IHT: Offer to Africa On AIDS Drug
7 February 2001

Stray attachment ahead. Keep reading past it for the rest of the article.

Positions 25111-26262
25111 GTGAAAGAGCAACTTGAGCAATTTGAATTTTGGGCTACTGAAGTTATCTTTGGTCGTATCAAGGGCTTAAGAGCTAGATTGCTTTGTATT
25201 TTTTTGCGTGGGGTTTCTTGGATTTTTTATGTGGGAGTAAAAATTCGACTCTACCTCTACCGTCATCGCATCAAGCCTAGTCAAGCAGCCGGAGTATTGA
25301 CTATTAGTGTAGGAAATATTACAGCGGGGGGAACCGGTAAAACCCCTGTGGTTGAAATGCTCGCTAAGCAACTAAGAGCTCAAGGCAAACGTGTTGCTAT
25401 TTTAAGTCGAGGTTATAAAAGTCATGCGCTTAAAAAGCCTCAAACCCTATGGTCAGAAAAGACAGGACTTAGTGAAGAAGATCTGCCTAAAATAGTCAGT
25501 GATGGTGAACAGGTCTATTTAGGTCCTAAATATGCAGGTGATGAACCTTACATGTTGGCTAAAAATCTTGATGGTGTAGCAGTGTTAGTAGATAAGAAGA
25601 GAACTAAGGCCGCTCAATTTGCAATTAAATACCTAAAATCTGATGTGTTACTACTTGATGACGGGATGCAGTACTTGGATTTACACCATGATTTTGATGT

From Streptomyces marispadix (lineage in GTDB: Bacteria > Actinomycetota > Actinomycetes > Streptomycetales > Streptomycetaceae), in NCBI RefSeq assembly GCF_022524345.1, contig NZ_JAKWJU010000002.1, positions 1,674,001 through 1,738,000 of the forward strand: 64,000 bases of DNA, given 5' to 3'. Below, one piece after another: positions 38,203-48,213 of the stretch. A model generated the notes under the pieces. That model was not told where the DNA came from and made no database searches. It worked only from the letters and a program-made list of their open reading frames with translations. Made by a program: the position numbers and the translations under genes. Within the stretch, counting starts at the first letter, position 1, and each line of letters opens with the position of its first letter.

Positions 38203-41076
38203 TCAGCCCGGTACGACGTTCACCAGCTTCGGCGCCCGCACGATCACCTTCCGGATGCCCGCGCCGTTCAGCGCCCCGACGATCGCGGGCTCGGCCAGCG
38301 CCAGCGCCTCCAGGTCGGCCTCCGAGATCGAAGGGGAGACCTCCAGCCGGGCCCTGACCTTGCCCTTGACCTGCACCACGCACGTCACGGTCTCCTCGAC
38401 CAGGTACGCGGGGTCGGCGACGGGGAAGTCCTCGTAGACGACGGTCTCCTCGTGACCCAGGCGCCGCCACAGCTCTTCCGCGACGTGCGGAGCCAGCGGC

This article first appeared in the International Herald Tribune This link opens a new browser window PARIS - In a move with the potential to start a worldwide price war over AIDS drugs, an Indian pharmaceutical company offered Tuesday to supply the triple-therapy AIDS cocktail for free distribution in Africa at $350 a year per patient. The offer was made by Cipla of Bombay, one of the world's largest manufacturers of generic drugs, to Medecins Sans Frontieres, the French doctors group awarded the Nobel Peace Prize in 1999 for its work in war-torn and impoverished areas. Any African government that wants to buy large quantities of the drugs through Medecins Sans Frontieres will be able to do so for $600 a year per patient, which is about $400 lower than the price offered by the major Western pharmaceutical companies that hold the patents, Cipla said. "This is the way to break the stranglehold of the multinationals," said Dr. Yusuf Hamied, chairman of Cipla, who will meet with the doctors group on Feb. 15 to discuss strategy. Medecins Sans Frontieres, the Philadelphia and Paris chapters of the anti AIDS group Act Up, and the Consumer Project on Technology, a Washington based organization started by Ralph Nader, have been mounting an aggressive joint campaign for the last two years to force major pharmaceutical companies to cut prices on all life-saving drugs for the world's poorest patients. The average cost of the AIDS cocktail in the West is $10,000 to $15,000 per year. Last May, five multinational drug companies, with the sponsorship of the World Health Organization and other United Nations agencies, offered to sell their components of the cocktail to impoverished nations at reduced prices. But the country-by-country negotiations have gone slowly; so far, only Uganda, Senegal and Rwanda have agreements. The companies refuse to release figures, but the cost of a typical cocktail in Senegal was $1,000 a year, a representative of the doctors group said. Makers of generic drugs in India, Brazil, Thailand and other countries are not part of the process, and Cipla's offer is a first shot at undercutting it. Cipla is offering to sell the doctors group as many doses as it is wants at $350 a patient per year. Dr. Hamied said his company would lose about $150 per yearly dose at that price, but he promised to supply "10,000 doses or 20,000 or 30,000, however many they want." The $600 per yearly dose African governments would pay represents Cipla's break-even price when overhead is figured in, which Dr. Hamied does not do on below-cost donations like the $350 offer, he said. Plans to distribute the AIDS cocktail widely in Africa are controversial. Some health experts argue that the money would be better spent on problems like clean water and malaria control, and that AIDS budgets are better spent on condom distribution than on expensive drugs whose use needs to be carefully monitored. But Medecins Sans Frontieres argues that the danger of the drugs pales beside the immensity of the epidemic itself and that Western testing standards are overcautious. The typical AIDS cocktail is a combinations of any three of about nine protease inhibitors or reverse transcriptase inhibitors. The chemicals suppress HIV, the virus that causes AIDS, but are toxic and can damage the liver. In the West, doctors carefully monitor the levels of the drug in the blood, test for organ damage and check the levels of the virus in the bloodstream. If the virus mutates to resist the therapy, the combinations are changed. Careful monitoring may not be possible in many African settings, and the three drugs presently offered by Cipla will not allow easy changes in therapy. But with an estimated 25 million Africans infected with the virus, Medecins Sans Frontieres and other agencies argue that imperfect treatment is better than none. The drug combination offered by Cipla contains six tablets: two each of stavudine, lamivudine and nevirapine. In the United States, Europe and many other countries, Bristol-Myers Squibb holds the patent on stavudine, which is known by the brand name Zerit; Glaxo Wellcome holds the patent on lamivudine, also known as Epivir, or 3TC; and Boehringer Ingelheim of Germany holds the patent on nevirapine, also known as Viramune. Dr. John Wecker, head of Boehringer Ingelheim's efforts to negotiate cheaper prices in Africa, said he did not yet know what his company would do if Cipla undercut its prices. "We offer a standard quality from the original manufacturer and can meet any demand that exists out there that can be delivered with safe procedures," Dr. Wecker said. He refused to say at what price Boehringer Ingelheim sells nevirapine to Senegal or Uganda. "I could talk to you about antitrust laws, or about price signaling or about competitive reasons," he said, adding that "affordability is an issue, but not the major issue." Representatives from Glaxo Wellcome and Bristol-Myers did not return phone calls. But Western drug companies have shown a determination to defend their patent-holders' rights to be sole distributor throughout the world, even if patients go without life-saving drugs. Late last year, Glaxo-Wellcome threatened to sue Cipla when it tried to sell Duovir, a generic version of Glaxo's Combivir, a anti-AIDS drug combination, in Ghana. Even though the head examiner for the African regional patent authority ruled Glaxo was in the wrong, Cipla backed down and stopped selling Duovir.